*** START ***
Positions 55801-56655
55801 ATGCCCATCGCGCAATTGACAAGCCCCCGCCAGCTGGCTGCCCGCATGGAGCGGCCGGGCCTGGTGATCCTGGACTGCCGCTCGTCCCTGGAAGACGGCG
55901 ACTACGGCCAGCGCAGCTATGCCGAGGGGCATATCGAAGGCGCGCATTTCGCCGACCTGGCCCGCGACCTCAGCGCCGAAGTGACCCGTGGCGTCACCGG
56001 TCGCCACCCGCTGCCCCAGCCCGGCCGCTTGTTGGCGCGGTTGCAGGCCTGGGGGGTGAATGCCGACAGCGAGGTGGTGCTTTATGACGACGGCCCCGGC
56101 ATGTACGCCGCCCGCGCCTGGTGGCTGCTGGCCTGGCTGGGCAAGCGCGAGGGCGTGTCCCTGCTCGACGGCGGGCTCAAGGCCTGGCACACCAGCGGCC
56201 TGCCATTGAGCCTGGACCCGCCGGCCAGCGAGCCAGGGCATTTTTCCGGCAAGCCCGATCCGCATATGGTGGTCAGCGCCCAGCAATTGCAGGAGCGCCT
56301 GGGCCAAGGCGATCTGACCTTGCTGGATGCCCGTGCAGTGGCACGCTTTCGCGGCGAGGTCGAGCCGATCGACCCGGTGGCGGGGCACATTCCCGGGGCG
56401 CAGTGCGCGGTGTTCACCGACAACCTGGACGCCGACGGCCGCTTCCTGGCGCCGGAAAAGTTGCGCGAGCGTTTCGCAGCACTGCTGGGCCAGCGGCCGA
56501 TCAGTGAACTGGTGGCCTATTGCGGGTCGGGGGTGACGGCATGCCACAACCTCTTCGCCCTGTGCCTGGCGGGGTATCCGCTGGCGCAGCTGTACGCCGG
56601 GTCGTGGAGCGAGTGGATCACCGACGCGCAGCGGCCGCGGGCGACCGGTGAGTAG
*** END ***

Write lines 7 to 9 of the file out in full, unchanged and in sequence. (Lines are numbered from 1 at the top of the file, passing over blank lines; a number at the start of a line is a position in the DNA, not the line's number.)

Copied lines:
56301 GGGCCAAGGCGATCTGACCTTGCTGGATGCCCGTGCAGTGGCACGCTTTCGCGGCGAGGTCGAGCCGATCGACCCGGTGGCGGGGCACATTCCCGGGGCG
56401 CAGTGCGCGGTGTTCACCGACAACCTGGACGCCGACGGCCGCTTCCTGGCGCCGGAAAAGTTGCGCGAGCGTTTCGCAGCACTGCTGGGCCAGCGGCCGA
56501 TCAGTGAACTGGTGGCCTATTGCGGGTCGGGGGTGACGGCATGCCACAACCTCTTCGCCCTGTGCCTGGCGGGGTATCCGCTGGCGCAGCTGTACGCCGG